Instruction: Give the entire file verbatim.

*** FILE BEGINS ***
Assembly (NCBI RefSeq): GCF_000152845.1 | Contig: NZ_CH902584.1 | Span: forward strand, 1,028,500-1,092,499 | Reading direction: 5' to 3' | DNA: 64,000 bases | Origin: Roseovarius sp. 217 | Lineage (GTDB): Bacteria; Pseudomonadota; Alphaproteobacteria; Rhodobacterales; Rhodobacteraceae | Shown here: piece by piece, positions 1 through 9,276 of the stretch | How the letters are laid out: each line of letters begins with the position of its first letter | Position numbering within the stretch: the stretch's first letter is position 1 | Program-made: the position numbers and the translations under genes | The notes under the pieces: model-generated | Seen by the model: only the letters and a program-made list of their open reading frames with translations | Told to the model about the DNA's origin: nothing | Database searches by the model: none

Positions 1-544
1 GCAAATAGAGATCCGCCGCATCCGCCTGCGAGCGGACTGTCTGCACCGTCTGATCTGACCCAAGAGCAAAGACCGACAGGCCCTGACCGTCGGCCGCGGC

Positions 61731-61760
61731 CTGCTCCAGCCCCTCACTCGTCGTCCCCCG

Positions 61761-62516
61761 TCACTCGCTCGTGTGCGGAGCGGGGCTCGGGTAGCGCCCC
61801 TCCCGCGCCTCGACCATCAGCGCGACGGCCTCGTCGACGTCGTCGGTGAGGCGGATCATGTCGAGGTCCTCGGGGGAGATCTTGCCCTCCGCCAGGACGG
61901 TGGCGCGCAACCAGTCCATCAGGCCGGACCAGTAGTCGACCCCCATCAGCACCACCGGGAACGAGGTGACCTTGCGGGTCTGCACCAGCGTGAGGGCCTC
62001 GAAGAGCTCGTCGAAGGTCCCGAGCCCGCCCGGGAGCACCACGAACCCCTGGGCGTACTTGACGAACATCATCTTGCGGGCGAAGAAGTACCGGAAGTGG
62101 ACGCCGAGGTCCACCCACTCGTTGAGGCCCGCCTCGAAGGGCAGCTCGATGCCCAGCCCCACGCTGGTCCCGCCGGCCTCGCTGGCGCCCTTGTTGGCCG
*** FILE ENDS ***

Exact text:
Assembly (NCBI RefSeq): GCF_000152845.1 | Contig: NZ_CH902584.1 | Span: forward strand, 1,028,500-1,092,499 | Reading direction: 5' to 3' | DNA: 64,000 bases | Origin: Roseovarius sp. 217 | Lineage (GTDB): Bacteria; Pseudomonadota; Alphaproteobacteria; Rhodobacterales; Rhodobacteraceae | Shown here: piece by piece, positions 1 through 9,276 of the stretch | How the letters are laid out: each line of letters begins with the position of its first letter | Position numbering within the stretch: the stretch's first letter is position 1 | Program-made: the position numbers and the translations under genes | The notes under the pieces: model-generated | Seen by the model: only the letters and a program-made list of their open reading frames with translations | Told to the model about the DNA's origin: nothing | Database searches by the model: none

Positions 1-544
1 GCAAATAGAGATCCGCCGCATCCGCCTGCGAGCGGACTGTCTGCACCGTCTGATCTGACCCAAGAGCAAAGACCGACAGGCCCTGACCGTCGGCCGCGGC

Positions 61731-61760
61731 CTGCTCCAGCCCCTCACTCGTCGTCCCCCG

Positions 61761-62516
61761 TCACTCGCTCGTGTGCGGAGCGGGGCTCGGGTAGCGCCCC
61801 TCCCGCGCCTCGACCATCAGCGCGACGGCCTCGTCGACGTCGTCGGTGAGGCGGATCATGTCGAGGTCCTCGGGGGAGATCTTGCCCTCCGCCAGGACGG
61901 TGGCGCGCAACCAGTCCATCAGGCCGGACCAGTAGTCGACCCCCATCAGCACCACCGGGAACGAGGTGACCTTGCGGGTCTGCACCAGCGTGAGGGCCTC
62001 GAAGAGCTCGTCGAAGGTCCCGAGCCCGCCCGGGAGCACCACGAACCCCTGGGCGTACTTGACGAACATCATCTTGCGGGCGAAGAAGTACCGGAAGTGG
62101 ACGCCGAGGTCCACCCACTCGTTGAGGCCCGCCTCGAAGGGCAGCTCGATGCCCAGCCCCACGCTGGTCCCGCCGGCCTCGCTGGCGCCCTTGTTGGCCG